Canine DLA-79 gene: an improved typing method, identification of new alleles and its role in graft rejection and graft-versus-host disease.

Publication Type:

Journal Article


Tissue antigens, Volume 81, Issue 4, p.204-11 (2013)


2013, April 2013, Center-Authored Paper, Clinical Research Division, Comparative Medicine Core Facility, Genomics Core Facility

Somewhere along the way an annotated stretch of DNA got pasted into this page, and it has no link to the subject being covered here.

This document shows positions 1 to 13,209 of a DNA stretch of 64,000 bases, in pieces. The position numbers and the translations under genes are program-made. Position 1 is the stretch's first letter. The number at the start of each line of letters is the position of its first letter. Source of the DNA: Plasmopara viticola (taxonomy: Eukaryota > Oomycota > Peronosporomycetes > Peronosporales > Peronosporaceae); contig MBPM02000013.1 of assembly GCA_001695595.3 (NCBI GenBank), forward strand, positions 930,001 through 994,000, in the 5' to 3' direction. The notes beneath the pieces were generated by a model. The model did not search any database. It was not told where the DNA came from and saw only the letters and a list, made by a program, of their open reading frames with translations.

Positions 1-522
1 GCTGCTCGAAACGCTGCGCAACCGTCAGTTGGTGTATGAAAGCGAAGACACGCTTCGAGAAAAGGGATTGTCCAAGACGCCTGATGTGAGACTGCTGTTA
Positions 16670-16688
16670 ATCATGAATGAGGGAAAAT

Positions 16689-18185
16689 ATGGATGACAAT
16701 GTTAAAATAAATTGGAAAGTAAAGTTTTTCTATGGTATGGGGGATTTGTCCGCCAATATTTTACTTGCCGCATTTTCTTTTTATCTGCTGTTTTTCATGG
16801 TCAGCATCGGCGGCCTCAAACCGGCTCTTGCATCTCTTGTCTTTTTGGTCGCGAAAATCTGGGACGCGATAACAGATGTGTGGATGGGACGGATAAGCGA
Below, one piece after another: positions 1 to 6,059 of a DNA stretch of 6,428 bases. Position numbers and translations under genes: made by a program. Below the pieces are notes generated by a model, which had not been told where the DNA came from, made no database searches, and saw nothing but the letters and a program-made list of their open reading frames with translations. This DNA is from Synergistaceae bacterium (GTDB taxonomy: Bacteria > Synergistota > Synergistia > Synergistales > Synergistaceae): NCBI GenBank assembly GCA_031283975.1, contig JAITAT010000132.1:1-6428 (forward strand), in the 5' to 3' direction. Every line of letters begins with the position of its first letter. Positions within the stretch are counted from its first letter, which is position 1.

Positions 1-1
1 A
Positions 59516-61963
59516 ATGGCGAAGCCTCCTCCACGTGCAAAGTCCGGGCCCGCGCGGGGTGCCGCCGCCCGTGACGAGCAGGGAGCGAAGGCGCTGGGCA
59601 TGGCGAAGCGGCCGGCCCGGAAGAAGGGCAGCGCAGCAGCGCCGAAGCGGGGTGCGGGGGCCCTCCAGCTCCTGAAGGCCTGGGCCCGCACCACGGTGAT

Developing a preclinical canine model that predicts outcomes for hematopoietic cell transplantation in humans requires a model that mimics the degree of matching between human donor and recipient major histocompatibility complex (MHC) genes. The polymorphic class I and class II genes in mammals are typically located in a single chromosome as part of the MHC complex. However, a divergent class I gene in dogs, designated dog leukocyte antigen-79 (DLA-79), is located on chromosome 18 while other MHC genes are on chromosome 12. This gene is not taken into account while DLA matching for transplantation. Though divergent, this gene shares significant similarity in sequence and exon-intron architecture with other class I genes, and is transcribed. Little is known about the polymorphisms of DLA-79 and their potential role in transplantation. This study was aimed at exploring the reason for high rate of rejection seen in DLA-matched dogs given reduced intensity conditioning, in particular, the possibility that DLA-79 allele mismatches may be the cause. We found that about 82% of 407 dogs typed were homozygous for a single, reference allele. Owing to the high prevalence of a single allele, 87 of the 108 dogs (∼80%) transplanted were matched for DLA-79 with their donor. In conclusion, we have developed an efficient method to type alleles of a divergent MHC gene in dogs and identified two new alleles. We did not find any statistical correlation between DLA-79 allele disparity and graft rejection or graft-versus-host disease, among our transplant dogs.